Q: “If you have a friend, you want to help them that you may feel a sense that they’re attracted to you, and also is it unwise to counsel someone in a one-on-one setting?”

A: "I think that question probably relies on a little bit of misunderstanding or homosexual, of the average person who’s struggling with SSA, they’re not always looking a date, they’re not always looking for sex, they’re not always looking for that kind of thing. I think sometimes we’ve got to be careful, keep that in mind. They will want to talk in private, they will not want to talk in public. So they’re going to want to have a one-on-one conversation and that’s where their real heart, their real emotions will come out. So I think in general those one-on-one conversations are not something to be afraid of..."

(Due to length, I will list a couple of the other more significant ones in a separate comment.)

I know there are some FBFIers and Christian college parents that read this blog. I truly desire your opinion. Are these the approaches you would take with this topic when addressing college dormitory students and future leaders in the church ? I earnestly desire advice on this.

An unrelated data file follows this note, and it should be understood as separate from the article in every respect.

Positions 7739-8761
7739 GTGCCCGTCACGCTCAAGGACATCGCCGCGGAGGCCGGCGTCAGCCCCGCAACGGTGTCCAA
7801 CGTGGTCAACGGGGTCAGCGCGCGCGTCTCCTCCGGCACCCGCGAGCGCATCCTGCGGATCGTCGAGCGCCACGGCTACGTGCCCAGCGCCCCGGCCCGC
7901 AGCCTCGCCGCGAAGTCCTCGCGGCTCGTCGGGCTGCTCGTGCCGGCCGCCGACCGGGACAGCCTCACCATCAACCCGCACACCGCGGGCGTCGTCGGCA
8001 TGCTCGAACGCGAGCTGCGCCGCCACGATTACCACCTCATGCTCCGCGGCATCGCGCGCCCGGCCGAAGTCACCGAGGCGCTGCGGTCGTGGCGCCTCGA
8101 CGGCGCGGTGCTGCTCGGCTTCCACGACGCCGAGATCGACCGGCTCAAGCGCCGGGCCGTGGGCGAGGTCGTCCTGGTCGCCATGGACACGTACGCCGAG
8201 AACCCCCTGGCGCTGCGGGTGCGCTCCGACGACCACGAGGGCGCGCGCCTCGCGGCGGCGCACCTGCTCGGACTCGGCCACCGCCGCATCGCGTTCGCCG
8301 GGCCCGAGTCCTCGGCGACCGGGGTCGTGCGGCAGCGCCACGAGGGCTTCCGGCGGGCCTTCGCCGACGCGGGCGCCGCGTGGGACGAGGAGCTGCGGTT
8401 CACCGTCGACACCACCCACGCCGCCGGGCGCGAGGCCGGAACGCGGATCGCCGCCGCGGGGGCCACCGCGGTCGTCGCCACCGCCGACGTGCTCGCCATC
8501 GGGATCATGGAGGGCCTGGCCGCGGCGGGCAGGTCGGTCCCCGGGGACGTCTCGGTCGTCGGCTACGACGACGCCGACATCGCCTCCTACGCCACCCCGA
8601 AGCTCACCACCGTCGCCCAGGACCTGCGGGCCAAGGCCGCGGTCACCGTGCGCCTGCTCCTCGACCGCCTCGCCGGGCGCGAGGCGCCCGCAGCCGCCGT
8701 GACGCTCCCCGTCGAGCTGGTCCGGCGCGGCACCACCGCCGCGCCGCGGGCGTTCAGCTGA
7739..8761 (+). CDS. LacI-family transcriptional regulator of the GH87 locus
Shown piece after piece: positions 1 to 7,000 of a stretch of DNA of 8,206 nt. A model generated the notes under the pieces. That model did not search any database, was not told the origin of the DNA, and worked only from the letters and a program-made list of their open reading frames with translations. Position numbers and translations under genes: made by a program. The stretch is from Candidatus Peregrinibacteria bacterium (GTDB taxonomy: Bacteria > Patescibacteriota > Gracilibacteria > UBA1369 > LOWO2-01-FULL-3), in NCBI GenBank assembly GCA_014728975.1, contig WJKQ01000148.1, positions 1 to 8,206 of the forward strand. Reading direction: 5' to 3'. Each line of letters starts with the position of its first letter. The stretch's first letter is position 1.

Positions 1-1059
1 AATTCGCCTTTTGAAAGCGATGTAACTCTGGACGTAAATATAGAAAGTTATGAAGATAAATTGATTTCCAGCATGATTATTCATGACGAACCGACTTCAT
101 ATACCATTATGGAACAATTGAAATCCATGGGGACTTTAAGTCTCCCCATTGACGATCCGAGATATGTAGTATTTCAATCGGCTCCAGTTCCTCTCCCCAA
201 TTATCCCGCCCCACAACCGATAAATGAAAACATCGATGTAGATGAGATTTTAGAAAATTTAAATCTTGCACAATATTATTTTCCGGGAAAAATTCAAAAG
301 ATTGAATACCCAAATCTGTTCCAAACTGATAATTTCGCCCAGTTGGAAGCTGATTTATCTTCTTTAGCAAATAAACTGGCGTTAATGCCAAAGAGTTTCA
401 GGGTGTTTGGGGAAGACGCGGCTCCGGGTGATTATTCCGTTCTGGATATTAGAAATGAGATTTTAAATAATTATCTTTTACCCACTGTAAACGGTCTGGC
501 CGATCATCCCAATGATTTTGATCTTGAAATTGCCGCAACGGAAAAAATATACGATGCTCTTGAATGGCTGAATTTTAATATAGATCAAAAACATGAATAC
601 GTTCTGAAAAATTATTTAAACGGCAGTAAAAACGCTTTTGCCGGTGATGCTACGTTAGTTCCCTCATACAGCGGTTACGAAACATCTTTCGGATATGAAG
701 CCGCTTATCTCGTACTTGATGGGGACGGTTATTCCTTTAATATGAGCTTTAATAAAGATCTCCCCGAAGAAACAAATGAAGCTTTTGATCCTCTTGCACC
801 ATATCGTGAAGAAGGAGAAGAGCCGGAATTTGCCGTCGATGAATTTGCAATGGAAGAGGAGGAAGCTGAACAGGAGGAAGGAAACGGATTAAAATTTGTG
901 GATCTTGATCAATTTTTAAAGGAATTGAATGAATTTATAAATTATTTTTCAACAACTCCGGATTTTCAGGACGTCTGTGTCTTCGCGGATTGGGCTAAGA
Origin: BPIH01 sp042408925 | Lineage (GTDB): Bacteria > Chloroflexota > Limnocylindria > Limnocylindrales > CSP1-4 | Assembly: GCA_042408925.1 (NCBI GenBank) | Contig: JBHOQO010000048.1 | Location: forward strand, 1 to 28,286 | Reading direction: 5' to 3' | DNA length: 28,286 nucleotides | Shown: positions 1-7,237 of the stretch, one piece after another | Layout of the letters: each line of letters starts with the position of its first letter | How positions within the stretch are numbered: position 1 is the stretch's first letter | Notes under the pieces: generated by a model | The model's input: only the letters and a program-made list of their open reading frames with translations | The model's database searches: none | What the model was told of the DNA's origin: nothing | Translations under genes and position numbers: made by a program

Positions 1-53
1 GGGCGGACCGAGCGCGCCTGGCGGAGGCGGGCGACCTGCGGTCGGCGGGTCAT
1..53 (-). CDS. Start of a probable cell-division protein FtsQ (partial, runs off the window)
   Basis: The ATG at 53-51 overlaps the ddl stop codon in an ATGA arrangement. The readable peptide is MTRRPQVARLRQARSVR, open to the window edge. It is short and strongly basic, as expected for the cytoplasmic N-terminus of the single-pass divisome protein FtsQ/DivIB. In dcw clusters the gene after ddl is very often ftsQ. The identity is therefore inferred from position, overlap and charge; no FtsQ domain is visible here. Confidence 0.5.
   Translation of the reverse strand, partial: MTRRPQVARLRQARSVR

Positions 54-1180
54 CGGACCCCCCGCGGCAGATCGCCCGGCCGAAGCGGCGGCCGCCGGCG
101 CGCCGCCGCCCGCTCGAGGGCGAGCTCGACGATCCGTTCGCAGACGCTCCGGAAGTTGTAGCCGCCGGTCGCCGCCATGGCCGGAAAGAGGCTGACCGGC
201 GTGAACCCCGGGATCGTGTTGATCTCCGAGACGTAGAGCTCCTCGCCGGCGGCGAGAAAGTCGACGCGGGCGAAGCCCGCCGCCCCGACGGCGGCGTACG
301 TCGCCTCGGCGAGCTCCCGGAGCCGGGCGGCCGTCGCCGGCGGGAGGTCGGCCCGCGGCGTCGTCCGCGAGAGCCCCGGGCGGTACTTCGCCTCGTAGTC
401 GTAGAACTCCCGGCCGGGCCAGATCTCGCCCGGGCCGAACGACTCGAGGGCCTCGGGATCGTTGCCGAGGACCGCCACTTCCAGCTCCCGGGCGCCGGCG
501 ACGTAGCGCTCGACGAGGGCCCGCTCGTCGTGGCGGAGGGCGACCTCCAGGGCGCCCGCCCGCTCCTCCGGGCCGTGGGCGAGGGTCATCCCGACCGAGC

Do you see no problem on how this could affect campus dormitory life? Do you not see how that, without some clear guidelines in place of how far we allow a homosexual to "struggle" in the dorms, where this could lead to? Is there no concern in the language of this one (of several) Q & A (that was not distributed to parents) that should give cause for getting some clarification?

If you are closely connected or have influence, please take time to listen to the Gay Chapel Week sermons and ask to see all the Q & A's that were given to students last fall. Even if you end up thinking I am overreacting (even I think I am at times :), at least you will be informed.